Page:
11.30.2011 NLRB Election Rule Update – A Last Minute Dash to the Finish Line?
As most of you will remember, last summer the National Labor Relations Board issued a Notice of Proposed Rulemaking to radically change its election rule procedures. We provided some analysis of the Board’s proposal at that time. [Client Alert: NLRB & US-DOL Issue Controversial Notices of Rulemaking] In its notice of proposed rulemaking, some of the more controversial proposals suggested by the Board were items such as: (1) requiring that a pre-election hearing, if it were to occur, be scheduled within seven days of the filing of the petition; (2) giving hearing officers the right to cancel any pre-election hearing where 20 percent or less of the voting unit were at issue; (3) requiring that employers provide Excelsior Lists (voting lists) within two days of an election agreement or decision and direction of election and requiring that the list include names, addresses, telephone numbers and email addresses for employees; and (4) eliminating pre-election challenges to a decision and direction of an election unit determination. As expected, these proposed rules garnered extreme criticism from the management labor bar and various trade and commerce groups, including Williams Mullen. [July 18, 2011 session of the NLRB open meeting]
Subsequent to the public hearings on the proposed rule on July 18 and 19, 2011, the appointment of the Chair of the Board, Wilma Liebman expired, and the Board has been reduced by attrition to only three members. Since then, Republican member Brian Hayes has been a vocal opponent of the NLRB’s rush to impose the rules before member Craig Becker’s recess appointment expires in December. Mr. Hayes’ concern was so great that rumors began to filter out that he might resign before the Board’s public hearing on the proposed rules scheduled to occur today. The apparent purpose of a resignation would be to divest the Board of the necessary quorum to conduct any business, including issuing any new rule.
In a dramatic about-face, Chairman Pearce has proposed jettisoning many of the controversial provisions from the earlier Board proposal in an effort to implement at least some of the proposed rule prior to the NLRB’s eventual loss of a quorum in December (when Mr. Becker’s term expires). Chairman Pearce issued his proposed rule revisions yesterday in advance of today’s public hearing. Specifically, his proposal is limited to six items:
Amend Board regulations to state that the purpose of a pre-election hearing is to determine whether a question concerning union representation exists that should be resolved in a secret ballot election. Accordingly, NLRB hearing officers should be given the authority to limit the presentation of evidence at pre-election hearings to genuine issues of fact material to the existence of representation questions;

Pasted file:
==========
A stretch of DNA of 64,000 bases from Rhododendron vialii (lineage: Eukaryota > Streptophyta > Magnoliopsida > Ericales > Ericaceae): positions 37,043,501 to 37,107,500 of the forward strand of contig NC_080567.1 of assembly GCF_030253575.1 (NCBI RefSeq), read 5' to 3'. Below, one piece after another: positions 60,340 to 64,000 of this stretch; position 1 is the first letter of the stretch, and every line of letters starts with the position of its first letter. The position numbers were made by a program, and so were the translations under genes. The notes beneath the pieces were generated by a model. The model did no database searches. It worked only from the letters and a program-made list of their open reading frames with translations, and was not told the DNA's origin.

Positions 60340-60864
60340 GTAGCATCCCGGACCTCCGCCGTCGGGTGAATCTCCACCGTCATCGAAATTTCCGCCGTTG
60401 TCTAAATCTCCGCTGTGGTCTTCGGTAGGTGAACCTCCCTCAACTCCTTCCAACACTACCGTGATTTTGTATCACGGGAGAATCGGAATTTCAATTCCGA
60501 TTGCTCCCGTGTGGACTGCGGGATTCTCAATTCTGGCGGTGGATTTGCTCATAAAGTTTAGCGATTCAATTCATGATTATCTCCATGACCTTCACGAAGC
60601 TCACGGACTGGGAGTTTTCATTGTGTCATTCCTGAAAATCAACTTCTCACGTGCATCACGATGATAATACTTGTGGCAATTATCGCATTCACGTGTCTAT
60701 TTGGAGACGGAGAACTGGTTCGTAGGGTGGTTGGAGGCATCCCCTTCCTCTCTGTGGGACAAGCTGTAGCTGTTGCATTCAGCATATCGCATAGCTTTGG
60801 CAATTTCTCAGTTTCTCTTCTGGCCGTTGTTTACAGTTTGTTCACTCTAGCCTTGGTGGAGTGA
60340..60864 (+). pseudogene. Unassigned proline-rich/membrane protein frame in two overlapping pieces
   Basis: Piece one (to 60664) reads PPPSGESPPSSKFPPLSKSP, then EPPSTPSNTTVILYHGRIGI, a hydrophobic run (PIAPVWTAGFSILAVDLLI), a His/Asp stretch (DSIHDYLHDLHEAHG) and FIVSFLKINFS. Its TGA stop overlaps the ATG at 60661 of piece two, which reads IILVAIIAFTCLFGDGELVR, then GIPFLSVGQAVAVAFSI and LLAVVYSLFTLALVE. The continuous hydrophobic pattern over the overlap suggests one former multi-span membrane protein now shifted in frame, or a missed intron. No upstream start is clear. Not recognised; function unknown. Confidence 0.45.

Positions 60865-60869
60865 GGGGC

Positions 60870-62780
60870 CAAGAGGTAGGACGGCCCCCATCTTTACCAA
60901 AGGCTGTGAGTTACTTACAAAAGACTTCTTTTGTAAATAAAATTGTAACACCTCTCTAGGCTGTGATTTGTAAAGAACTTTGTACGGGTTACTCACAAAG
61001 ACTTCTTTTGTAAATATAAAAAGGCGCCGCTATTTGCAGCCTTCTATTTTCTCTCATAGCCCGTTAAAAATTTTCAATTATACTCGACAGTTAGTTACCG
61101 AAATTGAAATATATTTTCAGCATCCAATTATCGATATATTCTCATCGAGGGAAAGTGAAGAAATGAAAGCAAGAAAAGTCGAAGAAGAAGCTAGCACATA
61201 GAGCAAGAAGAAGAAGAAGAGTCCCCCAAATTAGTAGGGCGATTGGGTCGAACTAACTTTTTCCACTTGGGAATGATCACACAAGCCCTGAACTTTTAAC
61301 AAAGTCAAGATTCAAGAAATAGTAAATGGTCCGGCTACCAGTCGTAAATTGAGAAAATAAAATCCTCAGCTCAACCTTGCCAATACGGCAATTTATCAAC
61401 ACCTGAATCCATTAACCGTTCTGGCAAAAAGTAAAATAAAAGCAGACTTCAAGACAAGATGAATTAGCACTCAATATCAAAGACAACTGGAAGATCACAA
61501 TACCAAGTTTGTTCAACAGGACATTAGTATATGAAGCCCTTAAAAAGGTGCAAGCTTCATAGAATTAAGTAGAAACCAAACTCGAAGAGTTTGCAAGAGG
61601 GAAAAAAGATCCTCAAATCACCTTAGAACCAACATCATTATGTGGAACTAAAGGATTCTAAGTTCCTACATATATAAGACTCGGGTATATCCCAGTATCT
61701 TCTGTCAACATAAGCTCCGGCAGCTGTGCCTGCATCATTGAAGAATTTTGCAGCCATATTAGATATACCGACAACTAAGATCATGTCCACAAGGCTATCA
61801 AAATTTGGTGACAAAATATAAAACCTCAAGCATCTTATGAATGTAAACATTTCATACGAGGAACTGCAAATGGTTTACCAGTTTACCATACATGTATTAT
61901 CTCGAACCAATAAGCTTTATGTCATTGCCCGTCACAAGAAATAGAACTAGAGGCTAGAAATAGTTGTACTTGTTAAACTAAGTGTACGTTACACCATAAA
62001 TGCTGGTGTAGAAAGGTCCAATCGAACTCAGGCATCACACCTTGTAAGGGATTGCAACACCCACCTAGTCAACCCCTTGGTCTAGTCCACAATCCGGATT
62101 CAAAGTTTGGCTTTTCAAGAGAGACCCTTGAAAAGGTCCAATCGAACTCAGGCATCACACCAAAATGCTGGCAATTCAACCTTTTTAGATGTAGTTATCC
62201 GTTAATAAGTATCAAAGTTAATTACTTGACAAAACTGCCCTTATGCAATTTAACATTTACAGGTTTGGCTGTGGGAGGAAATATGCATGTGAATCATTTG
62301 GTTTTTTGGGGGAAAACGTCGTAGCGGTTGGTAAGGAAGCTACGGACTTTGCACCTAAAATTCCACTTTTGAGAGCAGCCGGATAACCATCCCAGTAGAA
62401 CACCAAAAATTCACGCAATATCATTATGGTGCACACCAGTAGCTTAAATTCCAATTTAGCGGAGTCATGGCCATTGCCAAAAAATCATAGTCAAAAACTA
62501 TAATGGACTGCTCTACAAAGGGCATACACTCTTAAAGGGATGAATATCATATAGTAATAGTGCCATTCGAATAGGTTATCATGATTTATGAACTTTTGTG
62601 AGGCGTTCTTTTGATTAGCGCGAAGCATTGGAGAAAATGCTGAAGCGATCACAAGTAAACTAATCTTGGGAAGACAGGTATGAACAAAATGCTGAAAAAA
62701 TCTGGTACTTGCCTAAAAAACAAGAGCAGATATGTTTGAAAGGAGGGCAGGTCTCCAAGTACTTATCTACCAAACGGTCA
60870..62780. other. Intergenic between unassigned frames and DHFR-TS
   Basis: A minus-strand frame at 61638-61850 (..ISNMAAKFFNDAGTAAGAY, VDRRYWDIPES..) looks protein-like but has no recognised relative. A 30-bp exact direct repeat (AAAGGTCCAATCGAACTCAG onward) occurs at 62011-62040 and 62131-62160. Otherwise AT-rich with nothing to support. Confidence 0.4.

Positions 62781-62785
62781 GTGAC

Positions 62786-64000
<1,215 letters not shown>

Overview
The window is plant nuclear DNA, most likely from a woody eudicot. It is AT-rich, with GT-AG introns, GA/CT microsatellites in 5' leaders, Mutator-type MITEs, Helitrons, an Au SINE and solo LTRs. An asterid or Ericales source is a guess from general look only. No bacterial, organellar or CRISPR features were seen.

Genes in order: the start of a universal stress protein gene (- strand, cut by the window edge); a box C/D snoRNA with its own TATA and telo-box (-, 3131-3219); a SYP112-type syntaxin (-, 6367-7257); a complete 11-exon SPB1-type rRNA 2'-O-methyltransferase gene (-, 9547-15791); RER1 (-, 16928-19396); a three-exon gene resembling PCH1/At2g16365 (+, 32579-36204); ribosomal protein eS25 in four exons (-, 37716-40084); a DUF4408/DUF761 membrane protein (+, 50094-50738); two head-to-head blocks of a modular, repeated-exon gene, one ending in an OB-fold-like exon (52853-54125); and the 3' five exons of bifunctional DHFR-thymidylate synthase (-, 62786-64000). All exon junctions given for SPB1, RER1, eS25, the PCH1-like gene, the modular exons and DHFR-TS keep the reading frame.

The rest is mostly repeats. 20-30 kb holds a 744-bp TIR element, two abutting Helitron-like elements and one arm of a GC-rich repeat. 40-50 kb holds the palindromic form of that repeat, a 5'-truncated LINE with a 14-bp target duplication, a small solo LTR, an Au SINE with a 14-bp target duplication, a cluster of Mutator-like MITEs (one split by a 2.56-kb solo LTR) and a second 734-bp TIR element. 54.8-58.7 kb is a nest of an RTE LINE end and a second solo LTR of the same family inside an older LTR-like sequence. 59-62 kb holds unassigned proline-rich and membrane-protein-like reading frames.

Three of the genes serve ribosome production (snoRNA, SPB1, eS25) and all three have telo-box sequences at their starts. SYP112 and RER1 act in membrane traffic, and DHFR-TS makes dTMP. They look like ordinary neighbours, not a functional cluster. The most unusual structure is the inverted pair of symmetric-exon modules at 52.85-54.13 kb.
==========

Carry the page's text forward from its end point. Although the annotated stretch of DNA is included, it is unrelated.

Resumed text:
Post-hearing briefs no longer permitted as a matter of right, but only by the permission of the hearing officer;
Eliminate the right of parties to seek review of regional director’s pre-election unit and eligible voter rulings while allowing parties to seek post-election review of issues that have not been rendered moot by the election;
Eliminate the current regulatory requirement that an election not be set for at least 25 days from the issuance of a regional director’s decision and direction of an election;
Amend the regulations to limit the right of special appeals of a regional director’s election unit rulings to extraordinary circumstances; and
Amend the regulations to make Board review of postelection disputes discretionary.
Significantly missing, however, are the requirements that (1) hearing officers not permit R-Hearings if only 20 percent of the unit is at issue; (2) a two day Excelsior list be filed electronically with telephone and email addresses; and (3) the employer file a pre R-Hearing outline of all the issues at stake with the risk that, if an issue was not raised, it would be barred from further litigation.
While Chairman Pearce refuses to commit that these issues will not be included at some later date, they have been tabled in the hopes that the new proposal can be passed. Whether member Hayes will agree with the revised version remains to be seen; it is still possible that he could resign his position with the NLRB, thereby eliminating a quorum and depriving the Board of its ability to implement any new rule.
It is imperative that employers continue to voice their concerns with the NLRB and the administration about the perils of these proposed election rules.
For more information about this topic, please contact the authors or any member of the Williams Mullen Labor & Employment Team.
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